Feeds

BugTraq, @Stake differ on vulnerability reports

And we think they're both right

  • alert
  • submit to reddit

Designing a Defense for Mobile Applications

Two respected names in Internet security, SecurityFocus and @Stake, have encountered what we hope will be a brief impasse on the issue of how to share vulnerability reports, into which a great deal of unremunerated work is put.

Recently, @Stake, which also runs the Hacker News Network Web site, submitted an abbreviated notice to the BugTraq mailing list concerning a security hole in AOL's Instant Messenger (AIM) explaining how a malicious URL can be used to take control of someone else's AIM client and run arbitrary code on their machine.

SecurityFocus' Elias Levy, who moderates the BugTraq list, rejected the submission on grounds that it included too little descriptive detail to be appropriate for his subscribers.

@Stake's Weld Pond countered that the submission, while brief, contained a link to the full text on the @Stake Web site so that BugTraq subscribers might easily examine all the gruesome technical details if they pleased.

"We want to draw readers to our Web site to present them with additional helpful information that cannot be accomplished in the mailing list format," Weld Pond told The Register.

And that, of course, is perfectly reasonable.

Levy argues that while "some people....may prefer to receive a short notice instead of the full advisory, that is not the case with BugTraq." It is, rather, "a mailing list for the dissemination and discussion of security vulnerabilities," rather than announcements, he told us.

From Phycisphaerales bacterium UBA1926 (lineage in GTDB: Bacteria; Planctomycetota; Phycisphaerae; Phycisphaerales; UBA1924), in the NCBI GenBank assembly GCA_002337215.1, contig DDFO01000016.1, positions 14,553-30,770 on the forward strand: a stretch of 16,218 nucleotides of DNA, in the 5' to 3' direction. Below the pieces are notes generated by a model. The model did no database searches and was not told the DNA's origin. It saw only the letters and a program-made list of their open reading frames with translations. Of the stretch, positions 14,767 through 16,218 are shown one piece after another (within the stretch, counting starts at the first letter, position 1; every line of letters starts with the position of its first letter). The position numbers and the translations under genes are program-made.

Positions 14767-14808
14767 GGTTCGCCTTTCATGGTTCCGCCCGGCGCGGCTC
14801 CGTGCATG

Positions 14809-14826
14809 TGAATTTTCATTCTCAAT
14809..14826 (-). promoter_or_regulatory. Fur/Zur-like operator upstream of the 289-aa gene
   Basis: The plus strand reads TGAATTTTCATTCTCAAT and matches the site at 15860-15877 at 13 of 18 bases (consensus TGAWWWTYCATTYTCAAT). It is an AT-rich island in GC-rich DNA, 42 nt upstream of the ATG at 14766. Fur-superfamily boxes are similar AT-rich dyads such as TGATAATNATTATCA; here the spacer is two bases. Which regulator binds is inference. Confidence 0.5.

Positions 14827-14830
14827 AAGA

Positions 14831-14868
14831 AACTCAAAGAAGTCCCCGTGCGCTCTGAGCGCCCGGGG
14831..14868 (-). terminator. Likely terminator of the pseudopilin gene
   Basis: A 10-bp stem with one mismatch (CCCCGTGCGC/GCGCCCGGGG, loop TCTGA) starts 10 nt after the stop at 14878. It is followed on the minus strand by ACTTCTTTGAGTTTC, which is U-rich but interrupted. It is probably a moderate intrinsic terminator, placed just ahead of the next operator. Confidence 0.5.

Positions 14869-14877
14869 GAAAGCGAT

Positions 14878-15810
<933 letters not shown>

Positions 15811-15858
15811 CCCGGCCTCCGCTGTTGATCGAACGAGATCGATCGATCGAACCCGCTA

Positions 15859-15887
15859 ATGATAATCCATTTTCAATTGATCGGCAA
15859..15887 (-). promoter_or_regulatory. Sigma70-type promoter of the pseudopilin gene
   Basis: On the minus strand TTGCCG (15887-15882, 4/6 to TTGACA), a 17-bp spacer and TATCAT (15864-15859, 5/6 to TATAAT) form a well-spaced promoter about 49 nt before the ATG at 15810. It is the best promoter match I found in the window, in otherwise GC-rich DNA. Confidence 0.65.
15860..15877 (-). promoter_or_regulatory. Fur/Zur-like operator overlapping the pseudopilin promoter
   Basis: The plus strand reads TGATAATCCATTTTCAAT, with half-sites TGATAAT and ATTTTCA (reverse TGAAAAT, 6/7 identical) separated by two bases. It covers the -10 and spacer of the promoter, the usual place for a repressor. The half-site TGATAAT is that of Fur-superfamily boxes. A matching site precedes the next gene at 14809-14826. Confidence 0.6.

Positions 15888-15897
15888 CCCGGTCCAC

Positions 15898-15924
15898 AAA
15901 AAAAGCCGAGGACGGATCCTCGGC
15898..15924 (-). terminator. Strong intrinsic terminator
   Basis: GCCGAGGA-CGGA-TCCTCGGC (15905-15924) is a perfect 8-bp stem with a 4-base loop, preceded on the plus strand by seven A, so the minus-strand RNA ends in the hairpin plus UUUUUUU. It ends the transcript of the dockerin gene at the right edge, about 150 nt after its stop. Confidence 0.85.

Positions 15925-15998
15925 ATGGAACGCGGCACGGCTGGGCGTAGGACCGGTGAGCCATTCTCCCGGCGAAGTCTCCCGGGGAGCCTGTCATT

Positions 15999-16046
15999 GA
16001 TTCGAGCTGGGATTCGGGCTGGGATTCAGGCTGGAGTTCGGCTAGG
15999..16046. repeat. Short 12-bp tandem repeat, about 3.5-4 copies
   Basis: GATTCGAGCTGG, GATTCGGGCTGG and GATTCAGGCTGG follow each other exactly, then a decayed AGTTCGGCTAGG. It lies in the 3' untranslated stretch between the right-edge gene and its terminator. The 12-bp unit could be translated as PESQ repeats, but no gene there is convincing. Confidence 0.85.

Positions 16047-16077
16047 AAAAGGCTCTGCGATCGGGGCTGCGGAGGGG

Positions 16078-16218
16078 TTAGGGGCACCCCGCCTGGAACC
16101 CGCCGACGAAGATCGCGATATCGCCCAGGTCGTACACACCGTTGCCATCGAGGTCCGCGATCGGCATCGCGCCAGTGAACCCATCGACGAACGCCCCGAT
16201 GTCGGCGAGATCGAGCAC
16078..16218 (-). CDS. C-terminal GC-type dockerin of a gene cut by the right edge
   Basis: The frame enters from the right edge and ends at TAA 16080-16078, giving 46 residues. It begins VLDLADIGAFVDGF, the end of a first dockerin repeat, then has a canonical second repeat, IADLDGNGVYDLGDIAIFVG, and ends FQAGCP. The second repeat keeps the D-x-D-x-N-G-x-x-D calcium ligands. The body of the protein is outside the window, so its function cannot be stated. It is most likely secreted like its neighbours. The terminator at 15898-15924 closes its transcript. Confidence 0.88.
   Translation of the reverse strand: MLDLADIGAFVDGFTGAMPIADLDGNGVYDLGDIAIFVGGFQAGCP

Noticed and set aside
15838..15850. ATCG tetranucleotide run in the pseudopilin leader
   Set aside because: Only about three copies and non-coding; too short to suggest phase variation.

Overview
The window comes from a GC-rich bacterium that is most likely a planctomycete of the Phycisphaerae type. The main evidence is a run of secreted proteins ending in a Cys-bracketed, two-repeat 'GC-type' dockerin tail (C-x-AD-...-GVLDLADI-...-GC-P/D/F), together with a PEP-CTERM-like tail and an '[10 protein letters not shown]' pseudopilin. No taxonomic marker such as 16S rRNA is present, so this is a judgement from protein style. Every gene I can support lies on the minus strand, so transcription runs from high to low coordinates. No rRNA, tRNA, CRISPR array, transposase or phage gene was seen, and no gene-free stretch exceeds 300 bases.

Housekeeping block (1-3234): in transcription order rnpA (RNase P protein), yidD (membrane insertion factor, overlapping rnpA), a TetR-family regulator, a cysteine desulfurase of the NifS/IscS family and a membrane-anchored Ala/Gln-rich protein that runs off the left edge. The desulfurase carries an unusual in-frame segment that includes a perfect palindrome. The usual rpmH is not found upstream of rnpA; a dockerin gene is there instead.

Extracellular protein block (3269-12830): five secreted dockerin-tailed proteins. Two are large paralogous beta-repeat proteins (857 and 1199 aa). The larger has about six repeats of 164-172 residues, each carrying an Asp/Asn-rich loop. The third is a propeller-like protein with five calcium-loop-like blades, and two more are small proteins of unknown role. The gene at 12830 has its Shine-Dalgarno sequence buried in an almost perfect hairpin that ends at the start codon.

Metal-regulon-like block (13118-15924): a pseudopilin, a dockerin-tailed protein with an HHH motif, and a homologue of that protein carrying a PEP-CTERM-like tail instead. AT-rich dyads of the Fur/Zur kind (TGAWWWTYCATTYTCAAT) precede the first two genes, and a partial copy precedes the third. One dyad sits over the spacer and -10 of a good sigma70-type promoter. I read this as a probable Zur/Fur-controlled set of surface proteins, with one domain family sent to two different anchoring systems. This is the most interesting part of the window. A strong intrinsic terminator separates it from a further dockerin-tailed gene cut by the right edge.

And that, too, is perfectly reasonable. What we have here is a difference of opinion in which both parties are making sound, rational arguments.

@Stake certainly has every right to influence the way in which their original content is presented by third parties. "We do not wish to have our research work presented as the content of another site that has another company's banner ads or branding around it. If you look at the advisory presentation on our site, there are no ads or marketing messages. It is a strictly academic presentation," Weld Pond told us.

And yet again, Levy made a good point when he noted to us that posting less than the full advisory to the BugTraq list "breaks down the flow of discussion. Now people need to visit the Web site, read the advisory, and if they want to comment copy and paste into a new message."

"For very long we have tolerated the marketing copy on vendor advisories because while annoying they were accompanied by useful information. But in this change there is no value added to list subscribers. It's for this reason that we are not accepting such advisories," Levy added.

This development comes on the heels of a dispute with Microsoft which told BugTraq that MS security advisories may not be reproduced in whole on the list, citing copyright issues, as we reported here.

"I must admit I don't understand the change @Stake made. Microsoft I can understand; @Stake I can't," Levy said.

"I've asked the list subscribers for their opinions. I've received over five-hundred messages to far. While a handful of people liked the notices, the large majority of them, probably around 95 per cent, found the change to be a negative one and want me to hold firm to the policy of not approving them."

Meanwhile, Weld Pond notes that @Stake's work remains freely available on their site. "People can always reference our work and make fair use of it. We do not wish to stop anyone from learning from it or using it to better secure their computing resources or build better security products. This is of course the primary reason we publish our research and make it freely available for all to read. The fundamental values of full disclosure remains unchanged," he told us.